With an Intel design, you have, at best, one vendor to choose from - Intel. I haven't seen AMD exactly brimming with design-winning low power SoCs, lately. With an ARM design, you have hundreds of OEMs all willing to offer you a part with an ARM core built-in. Want a standalone core? You got it. Want something with a built-in GPU, like a Tegra, or perhaps Mali graphics under licence? You got it. Want something else? You got it. You are free, what's more, to demand a second source - just try that with Intel.
What was that you were saying about choice?
x86 compatibility is so 1990s, though. These days, open source tends to be fairly common - so a recompile to use a different platform isn't quite the outlandish idea it was 15-20 years ago. Binary compatibility hardly means anything unless you run Windows, these days - and Windows is a long way from conquering the smartphone/tablet arena, despite already trying once, with Windows XP Tablet Edition. Rather, the majority of the smartphone/tablet space already supports ARM by default; any other architecture is decidedly also-ran by comparison.
Intel is going to find, sooner or later, that it is subject to the same market forces that crushed opposing architectures on the desktop in the 1990s, and in server rooms in the 2000s: When you have several manufacturers all competing with each other to offer cheap ARM-based parts, and just one Intel offering a non-standard part, it doesn't take a genius to realise that selling your Intel stock isn't a bad idea.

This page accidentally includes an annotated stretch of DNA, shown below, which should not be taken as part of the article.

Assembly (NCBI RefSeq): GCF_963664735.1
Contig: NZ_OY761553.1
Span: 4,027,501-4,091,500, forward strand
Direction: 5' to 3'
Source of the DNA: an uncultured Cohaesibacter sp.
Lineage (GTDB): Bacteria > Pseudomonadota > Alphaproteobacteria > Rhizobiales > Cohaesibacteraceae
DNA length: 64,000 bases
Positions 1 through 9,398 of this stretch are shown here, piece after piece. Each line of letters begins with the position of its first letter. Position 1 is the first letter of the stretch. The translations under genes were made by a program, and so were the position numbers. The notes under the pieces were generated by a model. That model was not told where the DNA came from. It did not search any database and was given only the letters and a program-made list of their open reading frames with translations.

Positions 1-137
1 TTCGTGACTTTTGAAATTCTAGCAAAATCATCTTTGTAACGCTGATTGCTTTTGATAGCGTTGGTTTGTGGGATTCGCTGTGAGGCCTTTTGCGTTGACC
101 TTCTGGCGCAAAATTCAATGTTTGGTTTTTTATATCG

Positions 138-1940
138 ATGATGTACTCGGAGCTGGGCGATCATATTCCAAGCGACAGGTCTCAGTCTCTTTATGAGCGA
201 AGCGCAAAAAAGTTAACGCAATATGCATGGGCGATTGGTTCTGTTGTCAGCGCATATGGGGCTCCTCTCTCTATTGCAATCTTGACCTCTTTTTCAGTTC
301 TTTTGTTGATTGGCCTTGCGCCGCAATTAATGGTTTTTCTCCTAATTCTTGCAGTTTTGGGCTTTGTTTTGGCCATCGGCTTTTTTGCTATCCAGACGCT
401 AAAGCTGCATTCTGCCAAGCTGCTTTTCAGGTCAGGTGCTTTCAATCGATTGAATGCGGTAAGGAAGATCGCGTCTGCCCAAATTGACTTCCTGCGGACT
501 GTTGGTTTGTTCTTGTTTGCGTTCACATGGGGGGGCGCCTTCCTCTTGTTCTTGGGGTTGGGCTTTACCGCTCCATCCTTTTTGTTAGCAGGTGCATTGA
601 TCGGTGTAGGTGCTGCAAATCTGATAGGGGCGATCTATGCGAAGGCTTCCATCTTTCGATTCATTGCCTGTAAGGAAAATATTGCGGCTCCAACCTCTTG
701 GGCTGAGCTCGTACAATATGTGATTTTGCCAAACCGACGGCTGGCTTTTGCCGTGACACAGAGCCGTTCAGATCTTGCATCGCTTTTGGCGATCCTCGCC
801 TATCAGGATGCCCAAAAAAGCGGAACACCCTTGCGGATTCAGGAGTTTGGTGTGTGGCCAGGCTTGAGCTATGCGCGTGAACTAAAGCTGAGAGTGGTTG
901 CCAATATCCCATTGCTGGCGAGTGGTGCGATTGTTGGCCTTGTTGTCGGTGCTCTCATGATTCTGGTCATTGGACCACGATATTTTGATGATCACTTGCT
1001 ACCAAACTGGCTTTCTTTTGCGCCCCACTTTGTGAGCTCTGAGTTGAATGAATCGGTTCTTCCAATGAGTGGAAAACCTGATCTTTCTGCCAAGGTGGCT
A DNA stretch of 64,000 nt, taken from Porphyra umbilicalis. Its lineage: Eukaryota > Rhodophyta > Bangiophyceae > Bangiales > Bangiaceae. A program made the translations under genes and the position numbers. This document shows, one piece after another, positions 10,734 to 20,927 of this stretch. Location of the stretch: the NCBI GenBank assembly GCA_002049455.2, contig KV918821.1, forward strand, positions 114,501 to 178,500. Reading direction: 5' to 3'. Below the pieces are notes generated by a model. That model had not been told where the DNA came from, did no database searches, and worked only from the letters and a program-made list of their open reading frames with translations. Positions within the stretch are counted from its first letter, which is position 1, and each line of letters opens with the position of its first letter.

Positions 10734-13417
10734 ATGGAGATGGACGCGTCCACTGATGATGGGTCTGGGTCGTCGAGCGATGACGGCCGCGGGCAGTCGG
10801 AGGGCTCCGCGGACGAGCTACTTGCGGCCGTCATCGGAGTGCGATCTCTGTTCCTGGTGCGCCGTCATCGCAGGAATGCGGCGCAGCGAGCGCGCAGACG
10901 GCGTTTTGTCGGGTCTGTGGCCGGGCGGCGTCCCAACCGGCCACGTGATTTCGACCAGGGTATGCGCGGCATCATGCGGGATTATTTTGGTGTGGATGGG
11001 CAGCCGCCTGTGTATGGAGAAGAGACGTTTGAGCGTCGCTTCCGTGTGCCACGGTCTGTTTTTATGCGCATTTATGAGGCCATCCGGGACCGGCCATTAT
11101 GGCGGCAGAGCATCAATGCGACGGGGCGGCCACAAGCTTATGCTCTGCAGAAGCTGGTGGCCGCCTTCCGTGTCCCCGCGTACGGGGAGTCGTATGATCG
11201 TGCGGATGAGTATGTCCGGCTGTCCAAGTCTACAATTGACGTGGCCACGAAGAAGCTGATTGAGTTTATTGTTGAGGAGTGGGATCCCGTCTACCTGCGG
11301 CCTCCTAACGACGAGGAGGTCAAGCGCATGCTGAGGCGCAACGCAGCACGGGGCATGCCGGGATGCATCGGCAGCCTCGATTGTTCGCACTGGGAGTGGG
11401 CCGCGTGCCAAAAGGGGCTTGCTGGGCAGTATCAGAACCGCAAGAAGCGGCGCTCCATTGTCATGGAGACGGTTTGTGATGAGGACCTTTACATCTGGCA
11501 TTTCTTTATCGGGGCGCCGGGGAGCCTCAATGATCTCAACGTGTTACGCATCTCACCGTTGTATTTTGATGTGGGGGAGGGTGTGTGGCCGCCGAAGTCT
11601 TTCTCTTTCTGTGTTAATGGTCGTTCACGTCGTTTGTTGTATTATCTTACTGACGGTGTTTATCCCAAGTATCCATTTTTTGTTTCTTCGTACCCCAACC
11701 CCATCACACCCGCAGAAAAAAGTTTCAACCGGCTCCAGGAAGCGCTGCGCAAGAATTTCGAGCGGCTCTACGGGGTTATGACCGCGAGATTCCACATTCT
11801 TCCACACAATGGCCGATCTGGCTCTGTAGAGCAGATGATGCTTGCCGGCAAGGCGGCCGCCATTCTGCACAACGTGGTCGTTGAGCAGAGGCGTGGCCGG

When 64-bit ARMs start hitting the market, that is when the fat lady will sing for Intel.
"... announcing shipment of Oak Trail and the 45-namometer Z670..."
Intel will never be competitive in the tablet/ultra-mobile/smartphone market until it starts giving its Atom/mobile processors and chipsets the same love Intel currently gives to its desktop and server offerings.
In the tablet/mobile space, it's all about performance per watt.
While Oak Trail does seem to be better suited to this market than the previous Atom kit Intel targeted for the mobile space, Oak Trail still doesn't seem to go "far enough" to be a viable competitor to the latest ARM SoCs out there.
Transistor junction sizes being equal, the x86/x86-64 architecture has **historically** needed to move a lot more electrons around to perform a given operation than an ARM core performing the same task.
I just don't see how Intel can be competitive in the mobile space with a 45nm part; it would have been better if they held off until Cedar Trail was ready at 32nm. And even that might not be enough, given that nVidia's Cortex-A9-based Tegra 2 is already out at 40nm, and will have shrunk to 28nm for the "Wayne" series release in 2012.
The other chap was obviously talking about choice from a consumer's perspective.
Sure, if you're a hardware developer there's going to be a wider choice of configurations you can develop against. The problem is, as stated above, this leaves the consumer at the mercy of the hardware company that made that specific product.
Want to run the latest version of Flash? Better hope Adobe has compiled a version that works on your specific flavour of ARM core.